I have summarised (bastardised it to make it readable) an Orbital Decay program/text from the following link as the program has 180km hard coded as its Altitude of Nominal Burst. While any Altitude of Nominal Burst modifications would have to use the variables and calculations shown below the only one I'm not really sure about is the variable re. The 300 km start height would have to be changed to a variable but everything should work ok.

I suspect the recent increase in solar activity has also increased the total solar X-ray flux as well as the particle precipitation rate and therefore this has impacted the atmospheric density that TIANGONG I is flying into increasing the temperature/friction and caused it to drop

I am not so sure that cross-sectional area should be used as a variable as the object could be tumbling or start tumbling so perhaps it is better to use object density instead. The 300 km for low density and 240 km for high density height at which objects appear to start experiencing a sharp 10 fold increase in orbit decay is too vague because it is dependent on varying solar wind and environmental conditions;

Earth orbital velocity of satellites could be reduced by the solar wind in various ways. It is well documented how the solar wind pushed balloon satellites around during their life in space. Pageos had a near polar orbit unlike Echo 1 and 2, so perhaps the solar wind, being less affected by Earth’s magnetic field at the poles caused the Pageos orbit to decay the quickest. See below:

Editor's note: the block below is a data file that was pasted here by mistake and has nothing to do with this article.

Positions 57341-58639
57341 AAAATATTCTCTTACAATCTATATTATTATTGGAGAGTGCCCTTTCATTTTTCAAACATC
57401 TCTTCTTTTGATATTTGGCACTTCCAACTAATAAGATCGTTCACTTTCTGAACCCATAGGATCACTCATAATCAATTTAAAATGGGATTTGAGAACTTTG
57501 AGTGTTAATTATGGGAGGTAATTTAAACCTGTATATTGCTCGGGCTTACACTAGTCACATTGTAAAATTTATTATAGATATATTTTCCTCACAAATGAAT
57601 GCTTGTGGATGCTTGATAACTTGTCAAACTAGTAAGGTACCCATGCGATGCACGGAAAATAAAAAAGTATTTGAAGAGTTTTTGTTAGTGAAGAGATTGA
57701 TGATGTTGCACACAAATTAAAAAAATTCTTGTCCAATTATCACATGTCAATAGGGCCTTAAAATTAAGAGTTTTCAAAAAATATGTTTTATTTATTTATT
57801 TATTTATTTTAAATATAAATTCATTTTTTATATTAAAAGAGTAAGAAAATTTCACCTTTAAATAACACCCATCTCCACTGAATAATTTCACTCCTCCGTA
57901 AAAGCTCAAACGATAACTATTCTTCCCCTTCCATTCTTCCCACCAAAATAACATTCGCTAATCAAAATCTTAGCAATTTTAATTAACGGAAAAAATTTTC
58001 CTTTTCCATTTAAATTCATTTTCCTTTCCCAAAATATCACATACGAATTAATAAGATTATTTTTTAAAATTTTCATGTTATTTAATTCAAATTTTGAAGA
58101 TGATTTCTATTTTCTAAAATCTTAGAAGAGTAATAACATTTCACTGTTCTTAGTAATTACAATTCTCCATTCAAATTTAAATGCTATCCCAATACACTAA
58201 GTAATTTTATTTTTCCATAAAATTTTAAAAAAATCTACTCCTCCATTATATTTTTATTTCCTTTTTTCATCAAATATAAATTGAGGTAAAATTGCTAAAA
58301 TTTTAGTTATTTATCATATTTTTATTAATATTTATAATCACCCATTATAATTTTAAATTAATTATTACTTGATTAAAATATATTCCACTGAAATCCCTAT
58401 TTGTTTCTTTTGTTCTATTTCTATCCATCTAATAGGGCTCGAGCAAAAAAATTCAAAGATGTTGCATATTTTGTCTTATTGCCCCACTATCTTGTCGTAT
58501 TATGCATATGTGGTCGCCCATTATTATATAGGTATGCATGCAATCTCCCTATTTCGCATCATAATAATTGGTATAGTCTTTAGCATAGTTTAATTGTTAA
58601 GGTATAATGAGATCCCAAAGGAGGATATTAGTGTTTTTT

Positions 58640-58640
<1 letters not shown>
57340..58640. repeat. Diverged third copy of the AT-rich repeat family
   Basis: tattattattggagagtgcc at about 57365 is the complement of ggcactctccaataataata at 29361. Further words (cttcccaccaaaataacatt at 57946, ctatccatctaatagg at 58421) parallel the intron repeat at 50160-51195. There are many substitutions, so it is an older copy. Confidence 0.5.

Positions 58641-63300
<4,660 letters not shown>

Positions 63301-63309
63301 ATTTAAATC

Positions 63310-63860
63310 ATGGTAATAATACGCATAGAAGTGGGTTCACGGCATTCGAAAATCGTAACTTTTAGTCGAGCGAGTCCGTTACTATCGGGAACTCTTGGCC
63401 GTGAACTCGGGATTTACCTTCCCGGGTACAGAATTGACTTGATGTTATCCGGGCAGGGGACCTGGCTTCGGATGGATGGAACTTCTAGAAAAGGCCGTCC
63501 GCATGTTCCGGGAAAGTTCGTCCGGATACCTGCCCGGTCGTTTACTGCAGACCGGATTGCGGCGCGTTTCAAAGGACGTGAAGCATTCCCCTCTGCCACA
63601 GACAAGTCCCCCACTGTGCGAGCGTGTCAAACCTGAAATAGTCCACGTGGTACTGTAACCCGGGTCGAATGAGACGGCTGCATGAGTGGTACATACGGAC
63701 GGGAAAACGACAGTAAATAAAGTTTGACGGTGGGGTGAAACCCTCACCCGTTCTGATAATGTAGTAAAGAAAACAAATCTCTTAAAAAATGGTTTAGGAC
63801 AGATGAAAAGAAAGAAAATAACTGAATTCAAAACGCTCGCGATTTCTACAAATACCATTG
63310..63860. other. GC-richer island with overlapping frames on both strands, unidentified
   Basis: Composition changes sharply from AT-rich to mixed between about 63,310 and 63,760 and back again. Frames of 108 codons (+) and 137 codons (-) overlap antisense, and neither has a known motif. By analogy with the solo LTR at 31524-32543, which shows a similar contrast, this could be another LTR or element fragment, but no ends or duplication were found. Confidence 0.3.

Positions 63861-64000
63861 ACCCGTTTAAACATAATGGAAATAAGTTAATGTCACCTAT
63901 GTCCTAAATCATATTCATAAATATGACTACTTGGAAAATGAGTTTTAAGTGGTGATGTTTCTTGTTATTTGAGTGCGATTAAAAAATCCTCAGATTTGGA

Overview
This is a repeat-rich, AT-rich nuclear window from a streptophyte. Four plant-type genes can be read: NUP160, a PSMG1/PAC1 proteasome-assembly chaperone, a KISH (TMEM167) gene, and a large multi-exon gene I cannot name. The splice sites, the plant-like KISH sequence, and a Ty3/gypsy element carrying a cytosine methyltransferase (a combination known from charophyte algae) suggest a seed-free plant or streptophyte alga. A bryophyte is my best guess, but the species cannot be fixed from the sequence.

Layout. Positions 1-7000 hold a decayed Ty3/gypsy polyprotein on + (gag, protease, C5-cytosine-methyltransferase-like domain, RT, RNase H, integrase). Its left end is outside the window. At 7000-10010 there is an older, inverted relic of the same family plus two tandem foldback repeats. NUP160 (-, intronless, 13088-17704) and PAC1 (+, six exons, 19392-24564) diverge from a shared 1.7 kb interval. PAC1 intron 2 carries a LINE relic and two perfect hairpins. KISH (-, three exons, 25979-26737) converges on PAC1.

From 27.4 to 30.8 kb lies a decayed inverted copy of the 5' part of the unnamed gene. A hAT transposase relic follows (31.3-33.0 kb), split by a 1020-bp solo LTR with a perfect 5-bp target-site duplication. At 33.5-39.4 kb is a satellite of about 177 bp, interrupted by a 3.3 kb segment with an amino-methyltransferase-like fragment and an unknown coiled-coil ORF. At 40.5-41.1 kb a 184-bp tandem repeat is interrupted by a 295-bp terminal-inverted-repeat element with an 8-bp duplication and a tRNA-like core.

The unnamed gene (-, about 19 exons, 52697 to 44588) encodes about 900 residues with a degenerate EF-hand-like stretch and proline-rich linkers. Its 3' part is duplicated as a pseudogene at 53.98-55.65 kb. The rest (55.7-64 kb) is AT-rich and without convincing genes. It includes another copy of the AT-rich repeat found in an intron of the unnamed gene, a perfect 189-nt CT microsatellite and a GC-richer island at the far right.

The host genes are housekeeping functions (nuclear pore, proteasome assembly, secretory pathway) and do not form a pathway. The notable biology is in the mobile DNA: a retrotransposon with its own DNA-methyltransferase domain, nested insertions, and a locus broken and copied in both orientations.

The Echo 1, Echo 2, and Pageos balloon satellites:

Echo 1 mass = 66kg, r = 15.25m, Alt = 1,600km, re-entry 8years, decay 0.5km per day.

Echo 2 mass = 68kg, r = 20.50m, Alt = 1,200km, re-entry 5 years, decay 0.5km per day.

Pageos mass = 57kg, r = 15.25m, Alt = 4,000km, re-entry 9 years, decay 1.2km per day,

(Decay rate assumes re-entry occurs below 200km)

The balloon satellites obviously had similar densities:

Volume (sphere), Echo 1 = 4/3πr3 = 14856m3 Density Echo 1 = m/v = 66kg/14856m3 = 4.443x10-3kg/m3

Volume (sphere), Pageos = 4/3πr3 = 14856m3 Density Echo 1 = m/v = 57kg/14856m3 = 3.837x10-3kg/m3

I wonder if anyone will ever be able to accurately calculate incoming satellites breakup time/altitude; certainly not according to the fascinating book referenced below!

Janos People: A Close Encounter of the Fourth Kind, by Frank Johnson ISBN  9780854353743

The latest news on the Tiangong-1 space lab re-entry is sometime in March 2018.

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I am not so sure that cross-sectional area should be used as a variable as the object could be tumbling or start tumbling so perhaps it is better to use object density instead. The 300 km for low density and 240 km for high density height at which objects appear to start experiencing a sharp 10 fold increase in orbit decay is too vague because it is dependent on varying solar wind and environmental conditions;

...

The latest news on the Tiangong-1 space lab re-entry is sometime in March 2018.

Thanks spartan45 that's interesting.

The latest forecast is 5th of April 2018. http://www.satview.org/?sat_id=37820U